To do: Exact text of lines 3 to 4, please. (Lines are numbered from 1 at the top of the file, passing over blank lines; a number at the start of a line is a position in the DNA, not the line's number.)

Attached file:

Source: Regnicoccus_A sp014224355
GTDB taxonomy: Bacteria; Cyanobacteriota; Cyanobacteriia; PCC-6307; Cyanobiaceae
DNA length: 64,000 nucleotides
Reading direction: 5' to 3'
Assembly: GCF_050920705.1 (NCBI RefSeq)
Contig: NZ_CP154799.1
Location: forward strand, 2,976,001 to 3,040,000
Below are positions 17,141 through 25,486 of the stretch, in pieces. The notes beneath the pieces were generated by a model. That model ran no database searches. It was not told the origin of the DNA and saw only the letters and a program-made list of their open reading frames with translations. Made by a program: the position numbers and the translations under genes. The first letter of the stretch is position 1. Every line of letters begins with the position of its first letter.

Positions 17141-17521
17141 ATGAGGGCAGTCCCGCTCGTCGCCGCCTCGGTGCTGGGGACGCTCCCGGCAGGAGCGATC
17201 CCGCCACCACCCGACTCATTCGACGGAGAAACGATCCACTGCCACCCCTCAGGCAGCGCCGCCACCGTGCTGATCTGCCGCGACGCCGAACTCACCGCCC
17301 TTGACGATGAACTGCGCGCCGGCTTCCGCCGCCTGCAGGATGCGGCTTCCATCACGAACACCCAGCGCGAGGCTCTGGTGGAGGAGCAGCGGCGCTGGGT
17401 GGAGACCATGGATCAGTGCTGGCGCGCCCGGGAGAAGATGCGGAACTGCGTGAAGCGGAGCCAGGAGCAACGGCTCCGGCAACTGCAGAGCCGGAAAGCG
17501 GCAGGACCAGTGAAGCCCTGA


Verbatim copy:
DNA length: 64,000 nucleotides
Reading direction: 5' to 3'